Regarding correlations of the adrenal androgens, DHEA, and Δ4A, each was strongly correlated with the other and with their 17-hydroxylated precursors, 17-OH pregnenolone and 17-OH progesterone, in both the pre-RA and CN subjects (Table 3). These findings indicate that the 17α-hydroxylase step is important in AA synthesis (Figure 1). The AAs were not correlated with the nonhydroxylated pregnenolone or progesterone enzymatic step precursors.
3.3. Similar Bivariate Correlations in the Total Pre-RA versus CN Subjects (Table 3)
The bivariate hormonal correlations for total pre-RA (top) and CN (bottom) subjects were similar (Table 3). Cortisol and E2 were reported to have counter-opposing effects on their alternate hypothalamic-pituitary (H-P) axis controls . Cortisol and HPA axis stimulation tend to inhibit the HPG axis, whereas estrogen may stimulate the HPA axis and the peripheral production of cortisol .
3.4. Differences in Bivariate Correlations of Lower Cortisol Pre-RA versus CN Subjects (Table 4)
In the lower cortisol subject groups (Table 4), expected physiological interrelations were again observed, as described above for the total subjects (Table 3). The bivariate correlations were again generally similar between subject groups, but with 2 differences (deltas). The pre-RA had significantly stronger correlations than the CN in deoxycortisol with 17-OH progesterone (, , versus , , , resp., delta ) and with Δ4A (, , versus , , , resp., delta ). Again, these study group correlational differences raise the issue of the degree of ACTH activation of the adrenal cortical pathways, feasibly being stronger in the lower cortisol pre-RA versus CN subjects (Figure 2).
3.5. Differences in Bivariate Correlations of Higher Cortisol Pre-RA versus CN Subjects (Table 5)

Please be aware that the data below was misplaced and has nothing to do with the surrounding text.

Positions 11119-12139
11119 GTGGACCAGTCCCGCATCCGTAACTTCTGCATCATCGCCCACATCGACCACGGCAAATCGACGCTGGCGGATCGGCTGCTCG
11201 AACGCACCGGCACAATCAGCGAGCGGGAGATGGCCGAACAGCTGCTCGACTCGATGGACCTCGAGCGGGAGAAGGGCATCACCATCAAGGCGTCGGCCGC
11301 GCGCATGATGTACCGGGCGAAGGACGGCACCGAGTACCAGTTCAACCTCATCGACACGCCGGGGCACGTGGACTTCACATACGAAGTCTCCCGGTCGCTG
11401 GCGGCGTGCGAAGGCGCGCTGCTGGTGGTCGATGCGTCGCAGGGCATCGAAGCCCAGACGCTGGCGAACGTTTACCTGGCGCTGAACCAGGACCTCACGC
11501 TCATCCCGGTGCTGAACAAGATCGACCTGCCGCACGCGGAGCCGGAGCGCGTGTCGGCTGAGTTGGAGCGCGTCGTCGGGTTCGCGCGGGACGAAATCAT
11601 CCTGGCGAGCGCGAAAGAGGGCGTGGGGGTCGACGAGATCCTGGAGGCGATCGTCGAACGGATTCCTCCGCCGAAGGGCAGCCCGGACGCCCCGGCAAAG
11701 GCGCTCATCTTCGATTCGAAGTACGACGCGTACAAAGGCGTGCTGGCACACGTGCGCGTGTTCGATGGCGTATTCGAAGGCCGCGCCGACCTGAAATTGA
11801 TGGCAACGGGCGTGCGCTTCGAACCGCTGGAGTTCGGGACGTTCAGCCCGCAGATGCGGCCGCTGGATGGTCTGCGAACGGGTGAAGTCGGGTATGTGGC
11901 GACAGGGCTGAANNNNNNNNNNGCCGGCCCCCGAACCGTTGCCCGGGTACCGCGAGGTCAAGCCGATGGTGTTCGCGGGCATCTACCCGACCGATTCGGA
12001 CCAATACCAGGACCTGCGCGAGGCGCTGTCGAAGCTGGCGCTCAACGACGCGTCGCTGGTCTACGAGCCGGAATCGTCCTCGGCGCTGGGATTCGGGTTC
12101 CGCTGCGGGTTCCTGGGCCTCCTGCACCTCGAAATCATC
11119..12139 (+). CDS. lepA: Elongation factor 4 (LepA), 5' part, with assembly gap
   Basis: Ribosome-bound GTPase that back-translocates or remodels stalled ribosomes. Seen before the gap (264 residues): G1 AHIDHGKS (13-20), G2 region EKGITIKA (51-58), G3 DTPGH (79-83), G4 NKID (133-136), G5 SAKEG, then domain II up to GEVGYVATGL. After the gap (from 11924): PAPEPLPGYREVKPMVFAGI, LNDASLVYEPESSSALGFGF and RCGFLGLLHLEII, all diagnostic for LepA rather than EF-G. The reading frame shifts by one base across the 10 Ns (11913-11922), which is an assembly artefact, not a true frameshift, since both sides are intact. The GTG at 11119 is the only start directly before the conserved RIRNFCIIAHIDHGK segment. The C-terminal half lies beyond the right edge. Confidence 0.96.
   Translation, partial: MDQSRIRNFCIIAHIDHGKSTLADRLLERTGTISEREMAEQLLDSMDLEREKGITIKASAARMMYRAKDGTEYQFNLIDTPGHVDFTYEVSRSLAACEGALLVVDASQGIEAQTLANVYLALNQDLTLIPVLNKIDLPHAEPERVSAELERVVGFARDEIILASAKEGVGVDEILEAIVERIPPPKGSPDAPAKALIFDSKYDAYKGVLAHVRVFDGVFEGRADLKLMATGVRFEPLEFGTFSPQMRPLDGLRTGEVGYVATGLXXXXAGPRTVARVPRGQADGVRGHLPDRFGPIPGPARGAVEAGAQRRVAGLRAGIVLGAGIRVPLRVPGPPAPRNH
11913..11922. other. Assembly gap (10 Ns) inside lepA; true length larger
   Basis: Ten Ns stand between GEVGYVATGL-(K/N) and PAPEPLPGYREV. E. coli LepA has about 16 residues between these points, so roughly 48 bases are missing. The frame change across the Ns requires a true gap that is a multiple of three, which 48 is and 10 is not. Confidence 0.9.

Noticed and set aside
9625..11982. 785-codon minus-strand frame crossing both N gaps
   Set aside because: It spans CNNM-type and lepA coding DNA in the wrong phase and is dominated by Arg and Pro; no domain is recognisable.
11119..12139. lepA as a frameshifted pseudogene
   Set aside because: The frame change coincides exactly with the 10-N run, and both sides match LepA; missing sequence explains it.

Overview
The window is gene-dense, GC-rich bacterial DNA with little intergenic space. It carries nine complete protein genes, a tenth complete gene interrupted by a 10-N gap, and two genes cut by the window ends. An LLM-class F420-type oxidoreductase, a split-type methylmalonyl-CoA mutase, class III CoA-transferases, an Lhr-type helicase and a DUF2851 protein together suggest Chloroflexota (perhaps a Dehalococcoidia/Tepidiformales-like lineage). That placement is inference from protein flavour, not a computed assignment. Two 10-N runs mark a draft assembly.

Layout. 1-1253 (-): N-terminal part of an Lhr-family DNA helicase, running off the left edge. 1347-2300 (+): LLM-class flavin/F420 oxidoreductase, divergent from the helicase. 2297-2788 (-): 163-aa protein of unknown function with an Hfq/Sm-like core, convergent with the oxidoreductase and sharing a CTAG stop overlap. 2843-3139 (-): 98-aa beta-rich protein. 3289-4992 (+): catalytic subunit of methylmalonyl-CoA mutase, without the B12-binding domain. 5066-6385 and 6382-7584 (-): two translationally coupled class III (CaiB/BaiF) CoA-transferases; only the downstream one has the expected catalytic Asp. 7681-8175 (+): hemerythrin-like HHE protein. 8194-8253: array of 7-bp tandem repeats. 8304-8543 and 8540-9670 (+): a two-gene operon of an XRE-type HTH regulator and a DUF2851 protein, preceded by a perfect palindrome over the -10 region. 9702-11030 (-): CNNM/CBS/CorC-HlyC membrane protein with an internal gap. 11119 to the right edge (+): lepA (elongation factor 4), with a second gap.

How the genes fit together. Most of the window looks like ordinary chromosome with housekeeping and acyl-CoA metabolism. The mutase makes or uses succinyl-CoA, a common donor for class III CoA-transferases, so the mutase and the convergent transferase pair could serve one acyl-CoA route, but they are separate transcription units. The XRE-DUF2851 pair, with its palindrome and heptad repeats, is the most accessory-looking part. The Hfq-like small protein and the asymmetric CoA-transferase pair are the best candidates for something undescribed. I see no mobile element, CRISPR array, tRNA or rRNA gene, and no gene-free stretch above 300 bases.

Concerning the higher cortisol levels (Table 5), almost twice the number of pre-RA subjects were included than in the lower cortisol group (Table 4). Four low-level significant differences were observed, including 3 pairs of hormonal correlations involving pregnenolone, 17-hydroxypregnenolone, and estrone (E1). In pre-RA, the pregnenolone correlation was negative with cortisol in pre-RA (, , ), but positive in the CN (, , ), the difference being significant (). Regarding the hydroxylated precursor steroid, 17-OH pregnenolone, the pre-RA had even stronger positive correlation with DHEA (, , ) than did the CN (, , ), the difference also being significant () (Table 5). The stronger positive AA steroid correlation of DHEA with its precursor steroid, 17-OH pregnenolone, may imply that the observed relative deficiency of this AA had not likely resulted from a specific inhibition at the 17α-hydroxylase step (Figure 1).
The correlations of estrone (E1) with both corticosterone and deoxycortisol were negative in pre-RA ( and , resp.), but positive in CN ( and , resp.), the differences being and , respectively (Table 5). The mean estrone level was greater () in the pre-RA women with higher versus lower cortisol levels ( versus pmol/L, resp.), as indicated in Table 2.
3.6. Inferences from the Pre-RA versus CN Hormonal Profile Mean Differences and Correlations
In the absence of quantitative measurements of the degree of ACTH, FSH, and LH end-organ stimulation (Figure 2), interpretation of the baseline serum adrenal and sex steroid profiles is challenging in the pre-RA versus CN subjects of this study as well as in previous comparisons of RA patients and controls [4–8, 12, 28–32]. Adrenal cortical stimulation by the insulin-induced hypoglycemia test (IIHT) was studied in pre-menopausal RA patients and control females. One study  did not reveal a significant difference in cortisol response. The other study  revealed a baseline combined “lower” quartile range of serum cortisol and DHEAS levels including 6 of the 15 early RA patients, but none of 14 CN (). The finding suggested a relative hypocompetence of adrenal cortical function in some premenopausal RA females . Few studies have measured ACTH, serum cortisol, or other steroid levels of RA patients without having glucocorticoid therapy at baseline measurements or after HPA axis stimulation [4, 12, 34–39]. Two studies [34, 36] showed significantly elevated ACTH levels without hypercortisolemia in untreated RA patients, but a difference was not found in the other studies. Lower DHEA levels in two of the above studies suggested decreased synthesis of AAs and deficient zona reticularis function in the RA versus CN [4, 12].